Fail2ban help our servers to prevent the brute force attacks scanning the log files to find fail authentication attempts. Software like hydra can attempt to login in service that require authentication like telnet, ssh, http, ftp, etc… trying with an user and password combination based in dictionary. If our password have a strong combination It’s very difficult to obtain the access with this method, but the attempts will generate unnecessary traffic.


With Fail2ban there are some terms to define for config files:

  • filter: is a regular expression with must match a pattern corresponding with a failure in log file.
  • action: Define various commands executed in different moments.
  • jail: a combination of one filter and action.

In this scenario I’ll configure Fail2ban with a SSH server filtering with iptables and a FTP server (vsftpd) filtered by TCP wrappers using the file /etc/hosts.deny.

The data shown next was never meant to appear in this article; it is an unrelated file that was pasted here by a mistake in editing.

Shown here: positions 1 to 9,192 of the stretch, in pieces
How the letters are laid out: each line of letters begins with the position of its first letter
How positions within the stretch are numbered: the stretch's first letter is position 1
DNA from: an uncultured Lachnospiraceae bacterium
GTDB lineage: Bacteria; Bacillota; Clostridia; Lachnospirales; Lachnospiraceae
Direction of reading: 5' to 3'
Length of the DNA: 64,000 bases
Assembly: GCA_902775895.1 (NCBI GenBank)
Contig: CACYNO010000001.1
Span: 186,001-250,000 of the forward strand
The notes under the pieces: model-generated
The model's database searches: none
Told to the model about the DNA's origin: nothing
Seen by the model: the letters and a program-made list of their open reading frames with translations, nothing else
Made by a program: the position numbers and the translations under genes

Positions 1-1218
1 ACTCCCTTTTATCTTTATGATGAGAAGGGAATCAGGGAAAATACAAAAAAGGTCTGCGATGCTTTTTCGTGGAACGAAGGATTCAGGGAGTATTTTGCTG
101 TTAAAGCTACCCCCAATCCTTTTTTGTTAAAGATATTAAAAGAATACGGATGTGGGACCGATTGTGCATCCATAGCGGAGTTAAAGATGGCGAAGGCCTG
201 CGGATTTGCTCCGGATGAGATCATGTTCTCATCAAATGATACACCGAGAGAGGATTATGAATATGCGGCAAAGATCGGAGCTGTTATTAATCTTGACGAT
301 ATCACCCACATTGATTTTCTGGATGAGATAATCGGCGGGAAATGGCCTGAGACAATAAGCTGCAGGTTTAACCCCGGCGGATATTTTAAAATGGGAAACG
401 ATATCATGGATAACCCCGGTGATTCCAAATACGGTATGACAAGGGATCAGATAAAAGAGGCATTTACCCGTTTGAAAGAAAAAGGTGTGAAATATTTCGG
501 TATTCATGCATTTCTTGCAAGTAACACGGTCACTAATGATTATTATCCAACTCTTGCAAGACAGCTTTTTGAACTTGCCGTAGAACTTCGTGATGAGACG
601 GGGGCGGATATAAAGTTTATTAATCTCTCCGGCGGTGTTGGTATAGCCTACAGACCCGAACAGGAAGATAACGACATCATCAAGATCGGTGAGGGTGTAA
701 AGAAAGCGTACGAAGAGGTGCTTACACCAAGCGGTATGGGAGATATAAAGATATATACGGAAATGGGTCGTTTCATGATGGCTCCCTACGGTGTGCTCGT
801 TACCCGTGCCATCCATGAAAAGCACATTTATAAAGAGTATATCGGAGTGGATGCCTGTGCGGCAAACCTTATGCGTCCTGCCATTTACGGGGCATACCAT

1.- Install EPEL repository from:

# rpm -ivh

2.- Install Fail2Ban and postfix to mail notifications:

# yum install fail2ban postfix mailx

3.- Edit the main config file /etc/fail2ban/jail.conf:

# Fail2ban will not ban a host which matches an address in this list
ignoreip =
# "bantime" is the number of seconds that a host is banned.
bantime = 600
# A host is banned if it has generated "maxretry" during the last "findtime".
findtime = 600
# "maxretry" is the number of failures before a host get banned.
maxretry = 3
# "backend" specifies the backend used to get files modification.
backend = auto
enabled = true
filter = sshd
action = iptables[name=SSH, port=ssh, protocol=tcp]
sendmail-whois[name=SSH, dest=root, [email protected]]
logpath = /var/log/secure
maxretry = 5
enabled = true
filter = vsftpd
action = hostsdeny[file=/etc/hosts.deny]
sendmail-whois[name=VSFTPD, dest=root,
[email protected]]
logpath = /var/log/vsftpd.log
maxretry = 5
bantime = 1800

4.- Start the services:

# service postfix start
# chkconfig --levels 235 postfix on
# service fail2ban start
# chkconfig --levels 235 fail2ban on

5.- Test the jail configured:


  • See the iptables rules generated by Fail2ban after a brute force attack to SSH service:


  •  To unban an IP address banned by iptables run this:
# iptables -D fail2ban-SSH -s -j DROP
  • See the file /etc/hosts.deny after brute force attack in FTP server:


  • Mail notification from SSH attack:

Official page of Fail2ban project:

Preventing brute force attacks with Fail2ban
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